Noodle Hut recently opened on Convoy Street, replacing Xi’An Kitchen. The restaurant specializes in hand-pulled noodle dishes and also offered other various specialties from Shaanxi and Szechuan cuisine.
Hand-pulled noodles are one of my favorite things, so I was eager to check out the new spot. There are a lot of dishes listed on the menu and we tried to get a good sampling on our first and second visits.
Hot and Sour Soup Dumplings
This is a specialty in Shaanxi, though it’s not something I’ve tried before. Dumplings are floating in a hot and sour broth, adding a flavorful coating to the dumpling skins. The broth wasn’t too spicy or too sour. I did enjoy the slightly numbing sensation left on my lips after eating these.
Dry Fried Green Beans
A Szechuan (Sichuan) dish. These blistered green beans is always something I like to order. I though they did a decent job here thought the beans themselves were a little too mature.
Beef Brisket Hand Ripped Noodles
Here is one of their dishes featuring their handmade noodles. The noodle strands were long and wide and the curved and uneven edges helped to pick up the broth. The beef broth was decent, but not quite as concentrated as I would like. The brisket was more like lean chunks of beef which I actually prefer, but it’s not really brisket.
I really enjoyed the chewy, bouncy noodles. When I visit back home, one of my favorite places to eat at is QQ Noodle, a restaurant known for their hand-pulled noodles. These noodles tasted just as good so I’m happy to get my hand-pulled noodles fix here in San Diego.
Spicy Cumin Lamb Hand Pulled Noodles
This dish is made with thinner hand pulled noodles. Unfortunately, we found the cumin flavor a little too strong and the dish was a little under-seasoned. Also it wasn’t hot when it was served to us which I think also affected the taste.
Beef Pao Mo Soup
Another Shaanxi specialty. Chopped up leavened bread is served with a lamb broth based stew. It’s quite strong and gamey and not for everyone. Actually the server tried to dissuade us from ordering it because she said foreigners don’t usually like this dish. I’ve only had it once, at Shan Xi Magic Kitchen, and actually found it to be a bit too gamey for me. My friend hadn’t had it before though, so we decided to try a beef-topped one.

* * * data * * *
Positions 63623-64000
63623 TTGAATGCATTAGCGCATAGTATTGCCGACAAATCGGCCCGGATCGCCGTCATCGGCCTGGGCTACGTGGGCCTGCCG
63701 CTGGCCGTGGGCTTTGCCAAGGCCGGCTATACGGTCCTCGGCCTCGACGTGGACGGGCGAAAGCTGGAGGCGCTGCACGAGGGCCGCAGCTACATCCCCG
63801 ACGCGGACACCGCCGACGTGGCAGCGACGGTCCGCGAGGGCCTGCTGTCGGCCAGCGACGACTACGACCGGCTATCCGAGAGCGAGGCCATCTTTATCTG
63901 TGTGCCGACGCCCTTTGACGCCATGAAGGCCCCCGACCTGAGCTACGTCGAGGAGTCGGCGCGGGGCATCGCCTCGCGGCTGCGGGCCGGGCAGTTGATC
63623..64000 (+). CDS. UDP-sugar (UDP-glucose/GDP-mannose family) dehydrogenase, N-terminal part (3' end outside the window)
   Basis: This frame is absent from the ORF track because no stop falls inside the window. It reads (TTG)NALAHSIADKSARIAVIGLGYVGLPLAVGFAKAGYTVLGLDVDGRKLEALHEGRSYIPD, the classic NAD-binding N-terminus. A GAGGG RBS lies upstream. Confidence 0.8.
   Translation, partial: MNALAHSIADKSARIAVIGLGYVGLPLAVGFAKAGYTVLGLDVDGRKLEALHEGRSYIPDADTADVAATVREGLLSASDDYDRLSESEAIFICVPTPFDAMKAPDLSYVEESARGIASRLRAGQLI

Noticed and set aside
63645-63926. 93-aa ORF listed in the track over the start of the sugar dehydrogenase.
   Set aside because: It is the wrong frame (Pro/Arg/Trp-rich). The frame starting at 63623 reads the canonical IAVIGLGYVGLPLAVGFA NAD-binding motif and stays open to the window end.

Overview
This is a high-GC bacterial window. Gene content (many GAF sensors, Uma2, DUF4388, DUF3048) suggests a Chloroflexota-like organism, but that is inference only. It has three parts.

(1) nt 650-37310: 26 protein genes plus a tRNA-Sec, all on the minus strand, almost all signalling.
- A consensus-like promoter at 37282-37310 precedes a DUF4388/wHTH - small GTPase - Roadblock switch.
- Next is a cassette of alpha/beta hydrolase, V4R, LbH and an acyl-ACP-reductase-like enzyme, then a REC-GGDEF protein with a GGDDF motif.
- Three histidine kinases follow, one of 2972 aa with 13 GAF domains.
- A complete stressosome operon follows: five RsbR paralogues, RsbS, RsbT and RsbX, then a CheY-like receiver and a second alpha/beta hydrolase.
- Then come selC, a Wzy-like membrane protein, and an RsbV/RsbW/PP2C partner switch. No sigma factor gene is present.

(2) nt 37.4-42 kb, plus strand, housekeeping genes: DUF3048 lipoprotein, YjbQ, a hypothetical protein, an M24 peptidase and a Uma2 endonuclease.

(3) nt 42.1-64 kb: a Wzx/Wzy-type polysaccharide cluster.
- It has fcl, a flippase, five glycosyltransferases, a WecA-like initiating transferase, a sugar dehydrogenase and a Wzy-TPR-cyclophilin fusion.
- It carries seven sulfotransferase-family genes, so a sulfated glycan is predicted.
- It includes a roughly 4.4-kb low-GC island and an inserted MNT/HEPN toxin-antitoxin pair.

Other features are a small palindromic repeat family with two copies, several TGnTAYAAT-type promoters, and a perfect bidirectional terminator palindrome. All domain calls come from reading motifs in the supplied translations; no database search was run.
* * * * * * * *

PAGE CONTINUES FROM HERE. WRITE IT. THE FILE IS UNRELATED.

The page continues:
This version was much more mild compared to the one I had previously. I was able to eat it without issue, but I am guessing it probably isn’t quite right since it wasn’t quite as hearty or gamey as the previous version I had.
I like to order this dish when I know we are going to be ordering a lot of spicy foods. The fish was very tender though I do wish it had been bathing in more sauce.
We left the first night feeling that everything was decent, but that the main star was the hand pulled noodles in soup. Everything was good-but we’ve had better versions of all the dishes. But because I enjoyed handmade noodles so much, we went back the next day for a quick lunch.
Lamb Braised Hand Ripped Noodles
I enjoyed this one, with thin slices of lean lamb, glass noodles, napa cabbage, a hearty broth with a little bit of spice. And of course it featured their wide fresh noodles. They were bouncy, chewy and the curved edges helped to capture some of the broth.
Braised Ma-Chi Noodles
This is a dish that featured “Cat’s Ear” Noodles. Basically the name comes from the shape which I guess resembles the ears of cats. I’ve only had a stir-fry version of this dish before and I really enjoyed it because the small pasta shape is thick and chewy. I didn’t really enjoy this soup version. The broth was a little salty and one note. And there didn’t seem to be enough of the pasta.
Overall, we had two decent meals here. Like the restaurant name suggest, where they really shine is with the hand-pulled noodles. We prefer the wide noodles in the noodle soups. All the other dishes are decent versions and we’d order them again but there are better versions we’ve had.
4690 Convoy St, San Diego, CA 92111